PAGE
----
The Fireplace Ghost on Highway 7

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Nancy Hudson recognized this landmark still on Hwy 7 at Ramsay Conc 1. — she believes it was on the Dezell farm- Photo from the Carleton Place and Beckwith Heritage Museum.

 

Fictional Story written after I saw this photo.

A long long time ago in Lanark County a beloved Grandma died and left her daughter the old homestead that was falling apart. But make no mistake, that home still had lots of love. The family knew they could not afford to repair the house fully– so they decided to live there for a few months until minimum repairs could be made to sell it.

The old rocking chair that generations had rocked in was still sitting by the fireplace like it had for years. The fireplace no longer worked, but the electric heater still remained in front of the fireplace.  No matter how hard that heater worked, it would heat up the kitchen area, but bedrooms would always stay cold.

One night one of the children got up to get a drink of water and had to pass that very fireplace. Immediately the electric fireplace  roared, and he immediately turned it off. Drink in hand and ready to find the warmth of his bed he passed the fireplace on his way upstairs once again and the electric fireplace roared at full tilt once again. Once this same scenario had happened a few times the boy smiled.

Somehow,  the boy knew it was his grandmother’s spirit and he was eager to sit in her chair as she seemed to be signalling him. Before he could sit down he noticed that it appeared that someone was already sitting there. Even though no one was there, he could see the imprints of someone sitting in that very chair.

It was a mystery to him and to those he told the story to the next day. Maybe it was Grandma, or maybe it was someone who lived in that house before her and still haunted the home. Possibly, the ghosts next life was on hold–or, it could just be that someone, somewhere, was still happy to be in that chair  even if they were dead?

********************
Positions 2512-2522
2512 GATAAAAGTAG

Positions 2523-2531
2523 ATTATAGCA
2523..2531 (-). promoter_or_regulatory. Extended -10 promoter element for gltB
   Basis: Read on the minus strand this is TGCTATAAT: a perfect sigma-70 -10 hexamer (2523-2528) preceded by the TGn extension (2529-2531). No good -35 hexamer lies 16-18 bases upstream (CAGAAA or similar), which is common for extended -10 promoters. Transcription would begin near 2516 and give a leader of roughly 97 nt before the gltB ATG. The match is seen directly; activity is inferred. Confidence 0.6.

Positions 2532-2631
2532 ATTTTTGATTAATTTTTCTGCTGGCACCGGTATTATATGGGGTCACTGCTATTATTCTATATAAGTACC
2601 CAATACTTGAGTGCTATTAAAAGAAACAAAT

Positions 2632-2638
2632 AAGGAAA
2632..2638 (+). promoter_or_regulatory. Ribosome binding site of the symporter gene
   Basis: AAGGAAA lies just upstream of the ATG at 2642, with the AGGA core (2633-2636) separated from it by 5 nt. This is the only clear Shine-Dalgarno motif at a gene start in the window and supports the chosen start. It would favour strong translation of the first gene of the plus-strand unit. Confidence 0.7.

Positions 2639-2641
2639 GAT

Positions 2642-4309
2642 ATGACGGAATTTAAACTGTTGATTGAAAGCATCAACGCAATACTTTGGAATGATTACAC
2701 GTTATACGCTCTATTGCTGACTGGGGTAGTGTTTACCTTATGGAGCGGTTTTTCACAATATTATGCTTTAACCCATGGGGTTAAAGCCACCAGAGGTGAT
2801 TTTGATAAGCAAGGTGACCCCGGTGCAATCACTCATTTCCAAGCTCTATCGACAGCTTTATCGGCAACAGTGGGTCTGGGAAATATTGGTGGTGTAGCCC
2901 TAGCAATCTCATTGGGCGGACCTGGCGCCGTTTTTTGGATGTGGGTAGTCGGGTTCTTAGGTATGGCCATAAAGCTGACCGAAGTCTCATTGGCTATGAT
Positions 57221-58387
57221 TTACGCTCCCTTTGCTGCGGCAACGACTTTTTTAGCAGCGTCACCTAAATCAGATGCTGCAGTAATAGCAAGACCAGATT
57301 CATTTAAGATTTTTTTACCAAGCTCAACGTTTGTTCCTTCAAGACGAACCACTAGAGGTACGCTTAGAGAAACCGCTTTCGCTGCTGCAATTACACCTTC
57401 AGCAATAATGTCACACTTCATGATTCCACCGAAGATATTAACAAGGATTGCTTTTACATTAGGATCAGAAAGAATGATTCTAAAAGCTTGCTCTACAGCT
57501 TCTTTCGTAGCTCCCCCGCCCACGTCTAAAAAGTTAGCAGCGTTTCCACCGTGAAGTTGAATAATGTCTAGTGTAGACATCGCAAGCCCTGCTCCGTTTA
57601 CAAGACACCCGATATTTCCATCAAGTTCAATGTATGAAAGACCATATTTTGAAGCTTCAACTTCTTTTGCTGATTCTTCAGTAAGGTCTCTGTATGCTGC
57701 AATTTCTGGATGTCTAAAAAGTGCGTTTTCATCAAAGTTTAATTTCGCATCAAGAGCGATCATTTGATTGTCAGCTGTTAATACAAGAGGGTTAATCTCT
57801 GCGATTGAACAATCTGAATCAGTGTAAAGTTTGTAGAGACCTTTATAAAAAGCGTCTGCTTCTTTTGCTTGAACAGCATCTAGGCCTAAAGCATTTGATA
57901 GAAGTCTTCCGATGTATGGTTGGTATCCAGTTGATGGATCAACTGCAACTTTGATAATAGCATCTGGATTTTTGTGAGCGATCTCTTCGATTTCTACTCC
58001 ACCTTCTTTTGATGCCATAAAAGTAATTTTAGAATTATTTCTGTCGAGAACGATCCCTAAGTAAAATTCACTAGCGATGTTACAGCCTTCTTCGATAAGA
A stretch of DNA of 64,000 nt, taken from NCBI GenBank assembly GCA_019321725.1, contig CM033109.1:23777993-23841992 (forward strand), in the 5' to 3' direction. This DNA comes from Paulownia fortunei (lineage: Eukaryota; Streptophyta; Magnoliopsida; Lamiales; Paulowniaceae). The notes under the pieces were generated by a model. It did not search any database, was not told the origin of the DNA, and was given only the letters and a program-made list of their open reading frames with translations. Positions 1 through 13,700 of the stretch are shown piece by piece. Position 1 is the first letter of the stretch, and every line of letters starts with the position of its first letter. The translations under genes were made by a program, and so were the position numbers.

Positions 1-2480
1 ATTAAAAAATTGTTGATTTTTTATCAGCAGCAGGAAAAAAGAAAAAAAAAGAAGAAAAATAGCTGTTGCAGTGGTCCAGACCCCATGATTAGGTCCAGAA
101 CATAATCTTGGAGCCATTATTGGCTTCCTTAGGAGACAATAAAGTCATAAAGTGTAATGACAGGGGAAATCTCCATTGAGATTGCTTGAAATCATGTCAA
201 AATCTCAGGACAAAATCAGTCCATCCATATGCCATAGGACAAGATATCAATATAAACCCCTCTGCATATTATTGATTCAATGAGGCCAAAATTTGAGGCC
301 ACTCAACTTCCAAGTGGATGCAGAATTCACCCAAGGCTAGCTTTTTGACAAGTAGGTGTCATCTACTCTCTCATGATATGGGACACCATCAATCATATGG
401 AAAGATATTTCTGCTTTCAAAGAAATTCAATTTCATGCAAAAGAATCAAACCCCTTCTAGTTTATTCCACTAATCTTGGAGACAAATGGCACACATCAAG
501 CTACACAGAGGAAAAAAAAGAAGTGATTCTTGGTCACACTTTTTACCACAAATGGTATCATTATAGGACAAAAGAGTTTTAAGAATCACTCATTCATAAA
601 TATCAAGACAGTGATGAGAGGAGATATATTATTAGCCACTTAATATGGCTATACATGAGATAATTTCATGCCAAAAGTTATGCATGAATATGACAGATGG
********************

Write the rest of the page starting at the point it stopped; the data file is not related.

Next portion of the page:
In the end the family never did sell the house and eventually it collapsed and the remains were taken away. To this day the stone fireplace still stands and folks who visit that fireplace and listen carefully can swear they still hear someone rocking in a chair.

historicalnotes

Judith Salley
Hello Linda:
My grandfather Beatty Hamilton , a Carleton Place stonemason restored this hearth for the family who wanted to preserve it as a memorial to their family. This would have been in the late forties or fifties. I don’t remember the name of the family but do remember the occasion. I often visited the Milton Dezell farm as a young child . My grandfather hunted with Mick. His wife, Florence was a wonderful cook and a lovely lady. So it could be connected to the Dezels.
Judith Salley

About lindaseccaspina

Before she laid her fingers to a keyboard, Linda was a fashion designer, and then owned the eclectic store Flash Cadilac and Savannah Devilles in Ottawa on Rideau Street from 1976-1996. She also did clothing for various media and worked on “You Can’t do that on Television”. After writing for years about things that she cared about or pissed her off on American media she finally found her calling. She is a weekly columnist for the Sherbrooke Record and documents history every single day and has over 6500 blogs about Lanark County and Ottawa and an enormous weekly readership. Linda has published six books and is in her 4th year as a town councillor for Carleton Place. She believes in community and promoting business owners because she believes she can, so she does.

7 responses »

  1. Hello Linda:
    My grandfather Beatty Hamilton , a Carleton Place stonemason restored this hearth for the family who wanted to preserve it as a memorial to their family. This would have been in the late forties or fifties. I dont remember tne name of the family but do remember the occasion. I often visited the ,
    Milton Dezell farm as a young child . My grandfather hunted with Mick. His wife, Florence was a wonderful cook and a lovely lady. So it coud be conncected to the Dezels.
    Judith Salley

    Liked by 1 person

  2. Hi,

    This fireplace isn’t the one on the south side of hwy. 7. It may be the one on hwy 44 going into Smith Falls. The one on 7 was marked with a plaque that stated it was the site of the Sheppard homestead of 1836. They arrived from Ireland and settled in the area.

    The first plaque was stolen, as was the replacement. The home was vacant when a ‘hobo’ caused it to burn to the ground. This was probably in the late 1930’s.

    There are a couple of pictures of the place when it was opened up for Dezell/Sheppard family reunions. The logs of a couple of outbuildings are still there as well as a very much picked through domestic dump site..I think I was the first one to go through it…sardine tins and catsup bottles on top…funky old bottles and a couple of ink bottles on the bottom.

    If I come across the homestead pic I’ll send them to you.

    Cheers,

    Jeff Dezell

    Liked by 1 person

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